Weather chaos across Northern Ireland

Council workers clear ice and snow from outside the new £11.7m Girdwood Community Hub in north Belfast. Picture by Mal McCann.
Marie Louise McConville

There was traffic chaos across Northern Ireland yesterday as motorists woke to freezing temperatures.

With a blanket of snow covering the country, drivers were warned to take extreme car as they took to the roads early yesterday.

Transport NI gritters had been out in force on Thursday night and all day yesterday, as temperatures plummeted and widespread frost gripped the roads.

The A5 Omagh to Ballygawley Road in Co Tyrone, the Carrowreagh Road in Dundonald and the Edenticullo Road in Hillsborough, both Co Down, were among a number of roads closed as a result of snow while the area around the Sperrins, at Dungiven, Claudy and across to Donemana were reported to be especially difficult.

There were also concerns about roads around the north Antrim hills.

In Beragh, Co Tyrone, a Transport NI gritter left the road and fell in to a ditch. A spokeswoman for the Department for Regional Development confirmed the driver of the vehicle was not seriously injured and was able to return to work a short time later.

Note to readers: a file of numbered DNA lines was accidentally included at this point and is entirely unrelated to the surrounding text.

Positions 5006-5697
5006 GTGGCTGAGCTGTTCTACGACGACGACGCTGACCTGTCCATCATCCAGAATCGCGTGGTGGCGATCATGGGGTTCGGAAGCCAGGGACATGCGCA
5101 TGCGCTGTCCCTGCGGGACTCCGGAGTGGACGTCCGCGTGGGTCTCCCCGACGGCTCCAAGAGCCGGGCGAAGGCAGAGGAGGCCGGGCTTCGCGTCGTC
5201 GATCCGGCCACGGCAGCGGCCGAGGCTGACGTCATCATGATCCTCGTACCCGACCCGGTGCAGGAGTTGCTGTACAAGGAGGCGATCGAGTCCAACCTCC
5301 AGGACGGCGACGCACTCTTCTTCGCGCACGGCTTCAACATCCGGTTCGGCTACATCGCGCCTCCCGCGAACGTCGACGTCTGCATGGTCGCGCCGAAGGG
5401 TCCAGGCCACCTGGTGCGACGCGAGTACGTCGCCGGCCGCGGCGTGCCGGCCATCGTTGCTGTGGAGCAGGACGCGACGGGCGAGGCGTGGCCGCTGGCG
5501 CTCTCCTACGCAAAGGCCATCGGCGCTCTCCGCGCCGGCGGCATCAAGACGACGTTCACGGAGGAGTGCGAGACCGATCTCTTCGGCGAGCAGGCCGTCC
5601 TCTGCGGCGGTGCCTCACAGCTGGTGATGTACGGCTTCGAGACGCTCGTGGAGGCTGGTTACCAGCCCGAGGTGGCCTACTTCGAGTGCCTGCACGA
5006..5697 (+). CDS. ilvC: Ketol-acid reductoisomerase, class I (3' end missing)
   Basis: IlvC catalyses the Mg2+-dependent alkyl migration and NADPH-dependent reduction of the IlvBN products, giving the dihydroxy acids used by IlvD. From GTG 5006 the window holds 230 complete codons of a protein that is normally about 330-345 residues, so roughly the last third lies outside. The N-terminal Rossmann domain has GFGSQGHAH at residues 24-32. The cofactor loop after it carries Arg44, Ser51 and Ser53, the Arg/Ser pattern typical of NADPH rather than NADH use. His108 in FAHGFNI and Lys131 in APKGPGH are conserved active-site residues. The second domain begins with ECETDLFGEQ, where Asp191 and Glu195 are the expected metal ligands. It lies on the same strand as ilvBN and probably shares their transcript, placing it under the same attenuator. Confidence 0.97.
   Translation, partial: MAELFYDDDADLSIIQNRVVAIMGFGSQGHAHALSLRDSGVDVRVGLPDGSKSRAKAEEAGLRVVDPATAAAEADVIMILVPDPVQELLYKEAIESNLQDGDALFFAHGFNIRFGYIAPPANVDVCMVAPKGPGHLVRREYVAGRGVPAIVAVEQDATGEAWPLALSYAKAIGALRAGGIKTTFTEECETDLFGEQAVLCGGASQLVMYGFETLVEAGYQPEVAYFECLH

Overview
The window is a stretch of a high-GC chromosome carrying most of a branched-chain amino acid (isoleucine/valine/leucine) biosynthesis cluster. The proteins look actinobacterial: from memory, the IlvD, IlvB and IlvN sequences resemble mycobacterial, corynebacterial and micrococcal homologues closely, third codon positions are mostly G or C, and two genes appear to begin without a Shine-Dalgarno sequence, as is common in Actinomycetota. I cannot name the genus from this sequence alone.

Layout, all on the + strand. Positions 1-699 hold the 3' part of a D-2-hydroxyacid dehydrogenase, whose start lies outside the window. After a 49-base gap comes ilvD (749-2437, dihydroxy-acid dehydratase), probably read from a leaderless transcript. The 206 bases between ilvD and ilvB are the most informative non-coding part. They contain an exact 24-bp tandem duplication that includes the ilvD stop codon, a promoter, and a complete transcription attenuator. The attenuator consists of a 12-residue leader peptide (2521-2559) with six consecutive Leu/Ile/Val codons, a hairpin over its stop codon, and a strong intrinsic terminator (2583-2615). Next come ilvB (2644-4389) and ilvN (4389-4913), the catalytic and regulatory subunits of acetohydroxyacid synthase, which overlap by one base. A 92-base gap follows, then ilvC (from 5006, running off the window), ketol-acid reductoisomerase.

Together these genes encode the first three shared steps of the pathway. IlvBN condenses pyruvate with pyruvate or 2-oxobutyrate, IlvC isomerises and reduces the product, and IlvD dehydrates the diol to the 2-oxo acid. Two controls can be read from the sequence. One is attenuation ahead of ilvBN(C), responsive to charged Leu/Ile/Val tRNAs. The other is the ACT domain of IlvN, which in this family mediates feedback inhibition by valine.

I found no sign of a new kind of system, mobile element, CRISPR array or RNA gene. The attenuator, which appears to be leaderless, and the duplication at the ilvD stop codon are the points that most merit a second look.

There was also a number of school closures in counties Antrim and Tyrone as a result of the weather.

The weather also led to Translink cancelling all buses, including school services, between Crumlin in Co Antrim and Belfast for a time.

The public transport body said it had adopted a range of measures in a bid to reduce the impact of cold weather conditions on rail and bus services.

These include special railway anti-freeze and temperature-triggered point heaters in key areas.

Ciaran Doherty, General Manager for bus and train services at Translink, said: "During extreme weather conditions Ulsterbus and Metro Inspectors, in conjunction with local bus driver risk assessment groups, carry out route risk assessments to determine the safety and suitability of routes for buses to operate on and divert services if required.

"We have also taken steps to train around 100 staff in additional competencies such as clearing snow from points and managing points failures they are on standby to keep rail, platforms and walkways clear.

However, while freezing temperatures were expected overnight last night, forecasters have predicted a slightly warmer few days ahead.

PA Weather Centre said yesterday that Northern Ireland had hopefully seen the end of the present snow fall.

"Saturday looks like it should be dry and there might be a bit of cloud but hopefully, it will be brighter," said a forecaster.

"We are not really expecting anything in terms of snow. It is still going to be cold, below zero with frost and getting up to four or five degrees Celsius".

Tomorrow will be "cloudy and fairly chilly" with householders wakening up to temperatures of a "little bit above zero".

"It will be getting up to seven or eight degrees Celsius. There will be a bit of light rain. It will be cloudy but mostly dry".


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